So, we generally preserve the mosaic data exactly, but there are some exceptions.

NC: Thanks. So with all this in mind, is it still accurate to say that the image data in _all_ DNG files is _raw_ data?

EC: No, not necessarily. The reason is that the DNG file format can also store non-raw data.  For example, you can feed a JPEG to the DNG Converter and have it spit out a DNG.  However, that DNG isn’t raw, of course (you can’t take a rendered file like a JPEG and go “backwards” to make it raw again … it would be as miraculous as uncooking a steak!).

At its most essential level, DNG is just a container of image data and its associated metadata.  It can hold raw image data (a.k.a., scene-referred data), and it can also hold rendered image data (a.k.a., output-referred data).  For raw data, the data can be in the mosaic form, or it can be demosaiced (so-called “linear DNG”).  For example, Foveon cameras and BetterLight scanning backs store scene-referred linear data, but they aren’t in mosaic form.

NC: Great, got it. Just one final question, if you don’t mind: if I convert a raw file from a _typical_ DSLR (eg my Canon 5D Mark II) is the scene-referred data contained in that DNG any different than the original scene-referred data in the native raw file?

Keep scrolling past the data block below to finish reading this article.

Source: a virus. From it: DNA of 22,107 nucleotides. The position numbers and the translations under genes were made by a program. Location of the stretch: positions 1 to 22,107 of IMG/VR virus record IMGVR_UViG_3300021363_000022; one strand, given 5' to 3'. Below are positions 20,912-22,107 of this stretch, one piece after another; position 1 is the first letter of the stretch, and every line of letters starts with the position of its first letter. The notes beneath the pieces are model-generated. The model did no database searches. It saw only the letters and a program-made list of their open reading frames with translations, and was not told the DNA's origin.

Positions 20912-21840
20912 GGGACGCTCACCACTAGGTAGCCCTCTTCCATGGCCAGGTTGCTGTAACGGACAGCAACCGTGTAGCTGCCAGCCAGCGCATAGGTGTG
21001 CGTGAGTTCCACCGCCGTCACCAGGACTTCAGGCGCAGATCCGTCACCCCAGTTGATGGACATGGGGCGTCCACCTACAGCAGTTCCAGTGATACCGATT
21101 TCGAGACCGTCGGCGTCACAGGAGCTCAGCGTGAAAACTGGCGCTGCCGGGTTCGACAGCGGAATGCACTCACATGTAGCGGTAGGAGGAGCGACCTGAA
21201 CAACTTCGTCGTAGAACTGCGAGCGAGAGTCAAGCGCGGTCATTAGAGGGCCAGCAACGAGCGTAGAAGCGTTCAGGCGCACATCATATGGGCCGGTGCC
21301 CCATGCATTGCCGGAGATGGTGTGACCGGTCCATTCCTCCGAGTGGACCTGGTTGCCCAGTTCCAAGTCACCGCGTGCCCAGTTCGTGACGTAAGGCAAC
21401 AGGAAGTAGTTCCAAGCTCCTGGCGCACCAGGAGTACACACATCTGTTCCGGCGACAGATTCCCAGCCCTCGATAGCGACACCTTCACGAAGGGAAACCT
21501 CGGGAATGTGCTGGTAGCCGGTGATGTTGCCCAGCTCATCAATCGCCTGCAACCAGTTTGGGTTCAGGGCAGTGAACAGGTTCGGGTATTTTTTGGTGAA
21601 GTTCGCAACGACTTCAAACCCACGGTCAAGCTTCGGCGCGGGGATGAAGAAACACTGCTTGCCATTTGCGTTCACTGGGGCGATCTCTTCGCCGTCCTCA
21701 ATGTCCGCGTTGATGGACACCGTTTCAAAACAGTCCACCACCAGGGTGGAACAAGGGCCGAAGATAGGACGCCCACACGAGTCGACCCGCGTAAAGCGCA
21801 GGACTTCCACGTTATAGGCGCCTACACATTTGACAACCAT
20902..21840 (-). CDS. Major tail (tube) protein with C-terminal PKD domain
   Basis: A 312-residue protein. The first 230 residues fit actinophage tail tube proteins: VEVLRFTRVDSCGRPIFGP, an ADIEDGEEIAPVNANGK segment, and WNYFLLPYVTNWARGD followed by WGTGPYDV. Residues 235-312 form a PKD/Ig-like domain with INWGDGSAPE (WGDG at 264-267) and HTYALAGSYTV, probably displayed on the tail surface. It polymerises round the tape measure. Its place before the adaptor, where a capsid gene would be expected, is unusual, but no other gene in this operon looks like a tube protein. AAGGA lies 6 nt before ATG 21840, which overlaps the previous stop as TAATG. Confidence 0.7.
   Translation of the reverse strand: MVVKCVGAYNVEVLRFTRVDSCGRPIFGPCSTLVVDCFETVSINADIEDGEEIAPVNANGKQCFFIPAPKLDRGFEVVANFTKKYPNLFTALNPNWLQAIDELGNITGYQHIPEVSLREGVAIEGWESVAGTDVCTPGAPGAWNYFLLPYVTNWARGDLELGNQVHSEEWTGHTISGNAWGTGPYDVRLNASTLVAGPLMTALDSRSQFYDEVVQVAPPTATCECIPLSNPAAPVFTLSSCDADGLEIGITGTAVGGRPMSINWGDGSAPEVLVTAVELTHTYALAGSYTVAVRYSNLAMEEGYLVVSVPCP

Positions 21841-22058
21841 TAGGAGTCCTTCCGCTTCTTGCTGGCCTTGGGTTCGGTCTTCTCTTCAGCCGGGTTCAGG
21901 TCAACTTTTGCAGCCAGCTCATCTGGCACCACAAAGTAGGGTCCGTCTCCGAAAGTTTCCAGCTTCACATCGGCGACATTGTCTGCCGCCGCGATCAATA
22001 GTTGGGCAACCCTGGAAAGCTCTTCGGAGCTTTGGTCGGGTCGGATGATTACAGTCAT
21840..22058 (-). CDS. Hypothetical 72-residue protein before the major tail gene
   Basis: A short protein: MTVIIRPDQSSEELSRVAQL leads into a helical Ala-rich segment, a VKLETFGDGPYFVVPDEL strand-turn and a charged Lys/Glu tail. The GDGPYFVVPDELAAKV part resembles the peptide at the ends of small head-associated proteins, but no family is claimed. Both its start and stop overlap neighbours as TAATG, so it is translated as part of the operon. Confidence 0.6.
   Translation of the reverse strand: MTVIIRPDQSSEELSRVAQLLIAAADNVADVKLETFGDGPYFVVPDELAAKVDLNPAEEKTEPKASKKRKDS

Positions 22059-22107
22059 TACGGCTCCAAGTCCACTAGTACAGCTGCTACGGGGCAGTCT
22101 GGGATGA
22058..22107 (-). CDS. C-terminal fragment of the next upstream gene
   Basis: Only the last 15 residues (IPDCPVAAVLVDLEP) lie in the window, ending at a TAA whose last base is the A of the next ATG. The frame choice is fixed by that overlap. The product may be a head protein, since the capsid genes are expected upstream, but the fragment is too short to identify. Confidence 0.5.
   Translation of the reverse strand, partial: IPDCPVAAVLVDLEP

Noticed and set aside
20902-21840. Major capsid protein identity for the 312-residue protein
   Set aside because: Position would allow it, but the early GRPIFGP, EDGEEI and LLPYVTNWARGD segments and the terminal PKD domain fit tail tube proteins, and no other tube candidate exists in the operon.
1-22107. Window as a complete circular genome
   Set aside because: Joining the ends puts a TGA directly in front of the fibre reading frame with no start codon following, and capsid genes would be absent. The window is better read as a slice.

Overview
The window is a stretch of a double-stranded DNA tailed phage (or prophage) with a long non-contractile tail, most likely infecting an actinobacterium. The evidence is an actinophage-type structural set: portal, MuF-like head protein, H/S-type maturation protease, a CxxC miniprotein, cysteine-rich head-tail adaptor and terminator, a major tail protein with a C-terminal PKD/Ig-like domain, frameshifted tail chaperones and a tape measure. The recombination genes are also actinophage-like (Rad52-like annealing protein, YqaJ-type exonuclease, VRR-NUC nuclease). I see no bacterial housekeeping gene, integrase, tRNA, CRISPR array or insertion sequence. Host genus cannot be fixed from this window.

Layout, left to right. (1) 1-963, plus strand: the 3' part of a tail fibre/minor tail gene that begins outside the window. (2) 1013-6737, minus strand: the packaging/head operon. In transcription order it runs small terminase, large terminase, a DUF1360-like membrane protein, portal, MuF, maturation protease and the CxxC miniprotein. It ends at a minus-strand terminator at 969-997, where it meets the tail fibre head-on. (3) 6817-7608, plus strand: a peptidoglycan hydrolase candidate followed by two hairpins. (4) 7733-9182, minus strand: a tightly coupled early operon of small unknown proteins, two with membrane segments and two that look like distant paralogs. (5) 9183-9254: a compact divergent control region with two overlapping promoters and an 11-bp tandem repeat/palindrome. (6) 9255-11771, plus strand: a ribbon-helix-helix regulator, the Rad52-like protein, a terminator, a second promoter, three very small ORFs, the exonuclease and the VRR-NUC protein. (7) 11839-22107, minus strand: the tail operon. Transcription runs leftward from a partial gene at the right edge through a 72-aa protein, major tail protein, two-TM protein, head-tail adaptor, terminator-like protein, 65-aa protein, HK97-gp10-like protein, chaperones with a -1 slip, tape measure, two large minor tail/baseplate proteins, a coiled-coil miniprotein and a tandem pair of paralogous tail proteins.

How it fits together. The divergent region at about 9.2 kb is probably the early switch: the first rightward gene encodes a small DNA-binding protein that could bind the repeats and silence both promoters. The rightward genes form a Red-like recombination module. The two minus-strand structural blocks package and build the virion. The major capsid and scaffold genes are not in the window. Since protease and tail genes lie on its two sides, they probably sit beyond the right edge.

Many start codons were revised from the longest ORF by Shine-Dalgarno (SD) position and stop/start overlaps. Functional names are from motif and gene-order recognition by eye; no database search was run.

EC: No, they should be identical in the typical case (e.g., Nikon SLR, Canon SLR).  An exception in the case of Canon SLR is the S-RAW and M-RAW modes.  Those are not really mosaic files; they are stored in a quasi-JPEG like YCbCr space (luminance and color components), which DNG does not natively support.  As a result, if you convert a S-RAW or M-RAW Canon file to DNG, it will get mapped to a RGB color space before getting stored into the DNG container (and hence will not be the same as the original).

NC: Thanks a million for taking the time to explain all this to me. It’s a huge help! I’ve been a big fan of DNG for years and I’m glad my understanding wasn’t so far off that I got myself into trouble 😉

I know that this kind of support isn’t technically part of your job and it means a lot to me and many of my colleagues that you are so willing to share your expertise.”


If the above all seems too technical, the main point you really need to understand is that if you shoot with a DSLR and convert your raw files to DNG you are not losing any data or image quality (assuming you’re capturing raw not sRaw). And the advantages of DNG are significant; see the links below for more about this.

As I mentioned in the introduction to this post, I believe in the practical, flexible, long term usefulness of DNG and will continue to use them as my raw file format. I welcome your comments and questions!

You can get more info about DNG at the links below:

Adobe DNG resource pages